John Lewis saw the signs. It was hard not to. This was in Atlanta a few weeks back, on a transformative weekend where 60,000 convened downtown on Jan. 21 to march for women’s rights and social justice and where a day later the Falcons battered the Packers to advance to the franchise’s second Super Bowl.
At the demonstration, the game and later at pep rallies and airport protests over changes to U.S. immigration policy, many signs sounded the same theme. Often, they simply read, “District 5.” The signs were unusual, but so were the circumstances. That’s the district Lewis represents in Congress. And that’s also the district President Donald Trump described as “in horrible shape and falling apart (not to mention crime infested)” in a series of Twitter posts last month. The tweets came in response to what Lewis said on Meet the Press—that the Russians’ alleged hack helped Trump win the presidency and therefore Lewis did not consider him a legitimate president.
Trump attacked Lewis, an icon of the civil rights movement and the former chairman of the Student Nonviolent Coordinating Committee, on the same weekend as the Martin Luther King Jr. holiday. That did not go over well. Especially in Atlanta, hence the signs. Lewis, though, chose not to further engage with Trump. That January weekend, he says, showcased his Atlanta—its citizens, its rich history and its ongoing transformation. The Falcons, he tells SI.com over the phone from Washington, are part of that. Their playoff run united large segments of the community, something Lewis says Americans need more than ever now. “The city is on a high,” he says. “We’re celebrating who we are.”
With Atlanta set to face New England in Super Bowl LI on Sunday, it’s tempting to cast Lewis the actual patriot opposite Trump and his three favorite Patriots—Robert Kraft, Bill Belichick and Tom Brady. But Lewis isn’t going there. He doesn’t want to discuss Trump. He wants to rave about his city and its football team.
He knows the Falcons’ owner, Arthur Blank, and considers him a friend (Blank is also the co-founder of Home Depot). They run into each other at civic functions and dine together on occasion. In fact, when President Barack Obama presented Lewis with the Congressional Medal of Freedom, Blank was the only person he invited to The White House besides his family. He even offers a kind appraisal of the owner’s post-victory dancing in recent weeks, as the videos went viral. Lewis says Blank has a “special style” and “some rhythm.”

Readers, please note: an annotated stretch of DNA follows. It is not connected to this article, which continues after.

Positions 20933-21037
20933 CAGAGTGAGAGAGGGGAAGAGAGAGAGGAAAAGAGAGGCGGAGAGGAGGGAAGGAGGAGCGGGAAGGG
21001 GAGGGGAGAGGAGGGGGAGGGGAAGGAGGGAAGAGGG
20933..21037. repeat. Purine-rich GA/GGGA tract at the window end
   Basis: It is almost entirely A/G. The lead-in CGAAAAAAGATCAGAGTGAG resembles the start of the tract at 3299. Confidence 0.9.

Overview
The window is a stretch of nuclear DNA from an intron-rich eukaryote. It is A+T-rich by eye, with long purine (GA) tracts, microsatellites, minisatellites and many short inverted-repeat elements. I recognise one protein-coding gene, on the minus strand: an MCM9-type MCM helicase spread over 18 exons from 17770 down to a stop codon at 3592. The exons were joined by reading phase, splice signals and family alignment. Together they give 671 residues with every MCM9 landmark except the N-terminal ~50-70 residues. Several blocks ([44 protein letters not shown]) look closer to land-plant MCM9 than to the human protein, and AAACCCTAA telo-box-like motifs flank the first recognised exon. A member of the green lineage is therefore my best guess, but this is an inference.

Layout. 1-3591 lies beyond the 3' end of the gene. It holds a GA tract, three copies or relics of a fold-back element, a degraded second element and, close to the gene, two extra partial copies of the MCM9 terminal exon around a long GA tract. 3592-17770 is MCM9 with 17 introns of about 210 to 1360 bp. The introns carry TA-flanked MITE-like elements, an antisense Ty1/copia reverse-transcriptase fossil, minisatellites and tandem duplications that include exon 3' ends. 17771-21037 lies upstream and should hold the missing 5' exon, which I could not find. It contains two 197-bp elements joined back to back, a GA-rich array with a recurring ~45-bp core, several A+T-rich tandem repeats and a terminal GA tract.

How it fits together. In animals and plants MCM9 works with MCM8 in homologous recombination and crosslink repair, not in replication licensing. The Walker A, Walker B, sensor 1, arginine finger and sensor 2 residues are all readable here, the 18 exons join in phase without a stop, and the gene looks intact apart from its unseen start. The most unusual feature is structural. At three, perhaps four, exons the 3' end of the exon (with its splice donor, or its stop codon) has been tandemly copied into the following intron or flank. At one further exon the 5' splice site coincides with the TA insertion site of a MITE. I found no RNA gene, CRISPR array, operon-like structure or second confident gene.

Dance moves aside, the triumph over the Packers marked Atlanta’s final game in the Georgia Dome. Next season, the Falcons will move across the street, into the almost-completed Mercedes-Benz Stadium, a $1.5 billion complex. Lewis flies into Atlanta regularly, and in recent years, he would look out the window, eyes trained downward on the new stadium, checking on the progress of construction. “It was like watching a plant grow,” he says. “You could see it rise up from the ground. That says something about Atlanta. It’s a symbol of what Atlanta is in the process of becoming.”
As for District 5, it’s the home to Turner Field, the country’s busiest airport, Hartsfield-Jackson International, Coca-Cola’s headquarters and several prominent universities. Lewis notes the high-rises being constructed in Midtown, the homes being renovated elsewhere, the new shopping complexes and restaurants.
Seeing how his District 5 residents have responded to Trump and his polices reminds Lewis of the civil rights movement. “You couldn’t travel south to Georgia or to my native state of Alabama and other places in the South without being arrested, jailed or beaten,” he says. “I would come home to Atlanta, getting away from the constant harassment, the telephone calls, the threat of even death. Atlanta was the city that was too busy to hate.”
Lewis hopes that’s just as true today. He thinks it is. Last weekend, he went to the airport, where thousands of people from all backgrounds gathered to protest Trump’s immigration policy. Here were the grandchildren of immigrants, the children of immigrants, all these disparate backgrounds. “It looked like a world capital,” Lewis says. “People from the Middle East and Africa, from South and Central America, from all over the US. We’re at an interesting time in the world now, and that really made everything that’s going on so real for me.”
When Lewis moved to Atlanta in 1963, he suffered some racial division. Restaurants where he couldn’t eat. Hotels where he couldn’t stay. “Those days are gone,” he says. “There’s a greater sense of hope, a greater sense of optimism about the future—despite what you may have heard.”
Blank told SI.com that Lewis “represents diversity and inclusion and the world needs that more than ever now.” Lewis believes that sports and the local football team can play a role there. “Sports have the capacity to bring people together,” he says. “That’s why you saw so many people at the game crying.”
Lewis even allows himself to dream. He can picture an afternoon in the near future, when the Lombardi Trophy makes its way down Peachtree Street. “I can see the parade,” he says. “Unreal. Glorious. People shouting and dancing in the street. The world watching Atlanta and where we’re headed and who we are.”